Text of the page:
“Created in His Image,” Ensign, August 2019
In the digital age, we are bombarded by messages that our bodies are not good enough unless they are a certain size and shape. Some social media posts seem to imply that we should eat only green smoothies made with organic ingredients and run 10 miles (16 km) a day in order to achieve the “perfect” body and thus be adored by friends, family, and strangers alike.
Many of us feel ashamed about what we perceive to be imperfections in our bodies. We feel that since we can’t be perfect—since we don’t look like an Instagram model—we are not worthy of love and acceptance.
But nothing could be further from the truth. Our bodies are gifts from God. They were not created to be flaunted or praised or judged on subjective standards of attractiveness. They were created that we might have eternal life.
In the premortal life, Heavenly Father presented His plan of salvation to the spirits in heaven. As part of His plan, we would receive a body in order to experience mortality on earth. In our physical bodies, we would use our agency to learn the gospel and receive the ordinances that would allow us to return to live with Him as resurrected beings.
So, putting the plan in motion, “God created man in his own image, in the image of God created he him; male and female created he them” (Genesis 1:27). Because our Heavenly Father has a body of flesh and bone (see Doctrine and Covenants 130:22), receiving your own body allows you the potential to become more like Him. Physical bodies are not just inconvenient containers for our spirits—they are necessary for our salvation and exaltation.
We are not called to maintain a certain weight or to conform to the beauty ideals of a certain society. We are called to serve God and to become more like Jesus Christ. We are called to proclaim the gospel, to raise up righteous families unto the Lord, and to follow the covenant path to return to our Father in Heaven.
If having a body is such a great blessing, why do so many people struggle with body image or obsess over their physical appearance? Why do so many people look upon their bodies with disgust rather than with the love and care with which they were created?
Our bodies are a privilege and a gift. Perhaps one reason Satan influences us to struggle with loving or appreciating our bodies is that he doesn’t have one. He rejected the plan of salvation and was cast out of heaven, never to experience the great joys or great pains of mortality. He can tempt us to think that our bodies are not good enough, that we need to go to dangerous or unhealthy extremes to meet the world’s standards of “beauty.” When we believe that we must be flawlessly attractive in order to be worthy of love, our outlook becomes unbalanced, and the adversary can whisper thoughts of inadequacy, worthlessness, and self-hatred into our minds.
Satan would have us forget that we are created in the image of our Heavenly Parents and that our eternal worth does not depend on what we look like. The adversary knows that fixating on our bodies is a distraction from more important matters: our standards, our relationships with other people, and our relationship with God. The adversary wants us to become so preoccupied with our looks or our weight that we forget about the work we have been called to do to further the plan of happiness.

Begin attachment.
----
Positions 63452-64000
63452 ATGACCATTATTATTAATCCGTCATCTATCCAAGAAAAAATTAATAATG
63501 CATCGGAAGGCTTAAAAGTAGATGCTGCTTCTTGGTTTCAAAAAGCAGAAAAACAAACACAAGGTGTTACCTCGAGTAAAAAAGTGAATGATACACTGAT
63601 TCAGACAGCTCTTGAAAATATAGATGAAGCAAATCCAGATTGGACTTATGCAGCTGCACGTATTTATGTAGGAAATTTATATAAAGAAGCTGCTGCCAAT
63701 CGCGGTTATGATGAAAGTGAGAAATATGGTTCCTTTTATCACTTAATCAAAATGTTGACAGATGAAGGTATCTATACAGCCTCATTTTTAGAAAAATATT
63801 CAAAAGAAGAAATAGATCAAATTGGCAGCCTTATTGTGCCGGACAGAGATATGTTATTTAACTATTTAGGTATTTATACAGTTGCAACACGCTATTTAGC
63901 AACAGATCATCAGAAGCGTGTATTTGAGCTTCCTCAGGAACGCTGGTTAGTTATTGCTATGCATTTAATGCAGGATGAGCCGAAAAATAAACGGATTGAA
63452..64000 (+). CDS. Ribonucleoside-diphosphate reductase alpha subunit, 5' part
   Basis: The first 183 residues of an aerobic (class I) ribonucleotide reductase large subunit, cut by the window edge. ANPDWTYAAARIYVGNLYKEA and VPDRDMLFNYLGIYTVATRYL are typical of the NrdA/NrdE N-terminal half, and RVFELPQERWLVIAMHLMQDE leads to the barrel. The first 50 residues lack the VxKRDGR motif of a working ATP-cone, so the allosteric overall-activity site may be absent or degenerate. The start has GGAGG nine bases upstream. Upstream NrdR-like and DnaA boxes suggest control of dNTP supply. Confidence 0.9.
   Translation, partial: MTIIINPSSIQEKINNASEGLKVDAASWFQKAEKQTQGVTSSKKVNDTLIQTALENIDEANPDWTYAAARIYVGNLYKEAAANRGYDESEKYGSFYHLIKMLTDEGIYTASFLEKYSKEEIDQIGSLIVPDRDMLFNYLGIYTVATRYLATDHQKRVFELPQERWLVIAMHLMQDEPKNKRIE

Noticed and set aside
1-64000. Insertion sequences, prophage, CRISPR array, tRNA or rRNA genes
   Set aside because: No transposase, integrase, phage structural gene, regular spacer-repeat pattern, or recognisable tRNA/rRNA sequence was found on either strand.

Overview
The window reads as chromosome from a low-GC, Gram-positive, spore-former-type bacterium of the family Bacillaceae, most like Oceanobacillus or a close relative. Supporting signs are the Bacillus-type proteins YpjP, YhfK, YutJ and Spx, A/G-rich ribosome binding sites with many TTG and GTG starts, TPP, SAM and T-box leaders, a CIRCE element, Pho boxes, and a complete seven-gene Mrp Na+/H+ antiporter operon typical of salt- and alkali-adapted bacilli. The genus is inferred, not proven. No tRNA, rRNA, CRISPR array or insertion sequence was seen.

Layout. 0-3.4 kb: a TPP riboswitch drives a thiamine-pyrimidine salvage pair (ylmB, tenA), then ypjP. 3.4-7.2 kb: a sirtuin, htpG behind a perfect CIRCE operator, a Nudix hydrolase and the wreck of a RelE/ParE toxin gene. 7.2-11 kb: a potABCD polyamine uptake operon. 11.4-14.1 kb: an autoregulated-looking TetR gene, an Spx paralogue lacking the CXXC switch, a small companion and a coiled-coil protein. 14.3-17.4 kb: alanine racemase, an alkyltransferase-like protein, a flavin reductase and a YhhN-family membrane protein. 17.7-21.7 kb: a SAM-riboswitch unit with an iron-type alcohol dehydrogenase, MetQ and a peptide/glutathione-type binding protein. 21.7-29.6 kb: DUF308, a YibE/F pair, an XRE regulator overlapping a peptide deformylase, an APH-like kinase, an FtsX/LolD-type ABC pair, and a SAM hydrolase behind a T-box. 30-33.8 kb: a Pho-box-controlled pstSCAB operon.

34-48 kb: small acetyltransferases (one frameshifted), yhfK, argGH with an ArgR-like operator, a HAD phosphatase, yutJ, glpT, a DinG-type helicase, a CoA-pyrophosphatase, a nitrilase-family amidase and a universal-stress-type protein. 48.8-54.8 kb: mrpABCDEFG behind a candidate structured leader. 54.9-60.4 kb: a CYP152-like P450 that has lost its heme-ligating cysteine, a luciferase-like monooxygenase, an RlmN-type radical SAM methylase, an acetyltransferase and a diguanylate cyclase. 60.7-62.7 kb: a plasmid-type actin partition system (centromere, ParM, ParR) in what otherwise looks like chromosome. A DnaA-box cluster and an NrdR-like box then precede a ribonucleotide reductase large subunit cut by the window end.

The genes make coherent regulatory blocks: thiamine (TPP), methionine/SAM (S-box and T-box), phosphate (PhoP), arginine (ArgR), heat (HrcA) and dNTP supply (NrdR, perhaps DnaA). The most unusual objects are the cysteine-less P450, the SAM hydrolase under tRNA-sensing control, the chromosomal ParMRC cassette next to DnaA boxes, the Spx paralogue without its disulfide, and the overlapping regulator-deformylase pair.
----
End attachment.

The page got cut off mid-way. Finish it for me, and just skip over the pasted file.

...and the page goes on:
Our bodies are gifts from God, and they are essential as we seek to progress along the covenant path. Understanding that having a body is a privilege denied to those who chose to follow Lucifer’s plan instead of following Heavenly Father and Jesus Christ is incredibly empowering. We need our bodies to receive the ordinances of the temple, where we can also learn beautiful truths about the purpose and potential of our bodies. Our physical participation in priesthood ordinances is necessary to prepare us for eternal life. That’s why we must perform temple work for the dead, whose spirits are currently separated from their bodies—they cannot do it themselves.
Realizing what a true privilege having a body is can minimize any insecurities you may have about your body and replace those insecurities with gratitude.
Someday, each of us will also die. Our bodies will be temporarily separated from our spirits until we are resurrected. When we are resurrected, every limb, joint, and hair of our physical bodies will be “restored to their proper and perfect frame” (Alma 40:23). I imagine this will be a sweet reunion as we touch, taste, smell, hear, and see with renewed strength and vigor. I imagine approaching my family members with outstretched arms to embrace them. I don’t imagine worrying about the stretch marks from my last growth spurt or the extra layer of fat around my midsection. Those things will be gone. I imagine that we will be able to see ourselves and each other in the way the Savior sees us, and in our bodies we will be reunited with God (see 2 Nephi 9:4).
Our bodies are given to us that we may fill the measure of our creation and receive a crown of glory in the presence of God the Father (see Doctrine and Covenants 88:19). This is made possible because of the Atonement and Resurrection of Jesus Christ, who redeems us from death and sin. If we use our bodies to perform the work that we have been called to do rather than fixating on the way our bodies look, we will be better able to reach our full potential in this life and the next.